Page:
Microsoft turns Chakra JavaScript engine into open source IoT community

At JSConf US Last Call in Florida, Microsoft announced that ChakraCore will be open-sourced. This means that the core components of the Chakra JavaScript engine used in Microsoft Edge - as well as Windows 10 - will be made available for developers to tinker with as they see fit.

The ChakraCore repository is expected to hit GitHub in January, and Microsoft envisions it being used to power the Internet of Things as well as cloud services. The company says that it will be working with the likes of AMD, Intel and NodeSource to help develop a Chakra community as it aims to drive the progress of the 'modern web'.

While JavaScript has been with us for many years, Chakra only came to life in 2008. Over the years JavaScript has evolved from a tool use to control websites, into an essential utility to power apps, games and the cloud. The same technology is used to create Universal Windows applications for Windows 10 devices.

Revealing the open-sourcing decision on the Edge Developer blog, Microsoft's Gaurav Seth and Adalberto Foresti write:

Since its introduction in 2008, Chakra has grown to be a perfect choice for the web, cloud services, and the Internet of Things. With today’s announcement, we’re taking the next step by giving developers a fully supported and fully open-source JavaScript engine available to embed in their projects, innovate on top of, and contribute back to: ChakraCore.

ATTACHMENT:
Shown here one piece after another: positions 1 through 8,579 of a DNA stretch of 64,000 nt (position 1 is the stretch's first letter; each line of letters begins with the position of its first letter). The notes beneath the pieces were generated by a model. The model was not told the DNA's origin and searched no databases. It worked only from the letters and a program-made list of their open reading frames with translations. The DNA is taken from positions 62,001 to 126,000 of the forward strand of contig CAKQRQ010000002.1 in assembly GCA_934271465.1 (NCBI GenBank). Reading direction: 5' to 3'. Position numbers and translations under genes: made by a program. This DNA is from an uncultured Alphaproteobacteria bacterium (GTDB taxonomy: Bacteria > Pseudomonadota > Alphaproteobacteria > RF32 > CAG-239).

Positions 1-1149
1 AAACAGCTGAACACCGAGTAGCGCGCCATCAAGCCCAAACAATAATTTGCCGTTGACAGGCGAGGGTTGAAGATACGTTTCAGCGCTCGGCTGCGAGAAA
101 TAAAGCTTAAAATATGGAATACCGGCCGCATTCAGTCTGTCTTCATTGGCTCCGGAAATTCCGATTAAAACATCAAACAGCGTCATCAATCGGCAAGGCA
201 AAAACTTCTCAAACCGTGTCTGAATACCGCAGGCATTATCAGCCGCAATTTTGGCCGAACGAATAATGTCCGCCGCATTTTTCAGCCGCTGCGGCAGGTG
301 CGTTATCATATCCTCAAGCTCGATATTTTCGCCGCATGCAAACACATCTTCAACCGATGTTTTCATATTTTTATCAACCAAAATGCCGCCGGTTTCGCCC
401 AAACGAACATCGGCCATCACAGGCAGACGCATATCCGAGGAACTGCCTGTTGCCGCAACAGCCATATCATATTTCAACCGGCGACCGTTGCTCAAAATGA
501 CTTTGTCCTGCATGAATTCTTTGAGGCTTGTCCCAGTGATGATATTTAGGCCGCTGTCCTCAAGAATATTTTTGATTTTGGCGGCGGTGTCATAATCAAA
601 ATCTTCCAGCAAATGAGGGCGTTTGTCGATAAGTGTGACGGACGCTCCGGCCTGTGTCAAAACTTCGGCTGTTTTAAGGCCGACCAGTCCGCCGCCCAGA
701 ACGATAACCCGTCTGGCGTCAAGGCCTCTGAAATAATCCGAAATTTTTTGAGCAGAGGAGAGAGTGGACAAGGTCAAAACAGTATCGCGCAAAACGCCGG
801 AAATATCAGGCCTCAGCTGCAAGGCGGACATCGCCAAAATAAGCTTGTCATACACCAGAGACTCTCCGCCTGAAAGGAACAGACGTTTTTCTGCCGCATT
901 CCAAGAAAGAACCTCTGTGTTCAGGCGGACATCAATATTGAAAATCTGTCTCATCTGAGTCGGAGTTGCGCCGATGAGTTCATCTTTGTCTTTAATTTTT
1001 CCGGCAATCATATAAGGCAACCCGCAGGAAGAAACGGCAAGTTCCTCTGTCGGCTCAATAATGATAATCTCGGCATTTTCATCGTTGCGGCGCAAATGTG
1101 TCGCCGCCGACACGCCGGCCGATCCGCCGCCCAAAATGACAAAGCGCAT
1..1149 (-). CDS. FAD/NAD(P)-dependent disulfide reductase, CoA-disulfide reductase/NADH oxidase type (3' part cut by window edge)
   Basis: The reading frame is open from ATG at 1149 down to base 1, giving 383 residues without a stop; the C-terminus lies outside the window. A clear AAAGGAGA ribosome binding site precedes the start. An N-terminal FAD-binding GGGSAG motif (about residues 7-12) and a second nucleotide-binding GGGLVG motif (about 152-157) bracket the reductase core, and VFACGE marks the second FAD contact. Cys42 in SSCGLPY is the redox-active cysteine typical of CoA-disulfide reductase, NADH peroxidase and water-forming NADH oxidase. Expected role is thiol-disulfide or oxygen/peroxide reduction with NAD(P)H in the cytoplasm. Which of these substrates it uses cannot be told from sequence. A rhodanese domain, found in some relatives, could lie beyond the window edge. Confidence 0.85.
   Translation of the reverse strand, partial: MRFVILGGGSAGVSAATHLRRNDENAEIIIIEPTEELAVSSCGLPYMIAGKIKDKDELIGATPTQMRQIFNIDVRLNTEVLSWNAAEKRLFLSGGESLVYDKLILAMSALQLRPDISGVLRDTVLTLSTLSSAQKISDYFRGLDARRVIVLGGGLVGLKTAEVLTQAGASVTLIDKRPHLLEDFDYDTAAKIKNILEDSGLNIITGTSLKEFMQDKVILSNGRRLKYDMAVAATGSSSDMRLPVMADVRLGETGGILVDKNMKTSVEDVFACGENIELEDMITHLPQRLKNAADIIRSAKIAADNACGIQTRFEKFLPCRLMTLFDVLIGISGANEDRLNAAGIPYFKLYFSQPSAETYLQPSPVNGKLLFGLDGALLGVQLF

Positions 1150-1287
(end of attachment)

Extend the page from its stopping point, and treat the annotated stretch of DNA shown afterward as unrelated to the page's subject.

Microsoft has great expectations for ChakraCore, explaining that it is "a fully fledged, self-contained JavaScript virtual machine that can be embedded in derivative products and power applications that need scriptability such as NoSQL databases, productivity software, and game engines".

Looking forward, the aim is to improve performance and expand usage far beyond the browser. Microsoft hopes that by bringing ChakraCore to the open-source community, this evolution can be accelerated.

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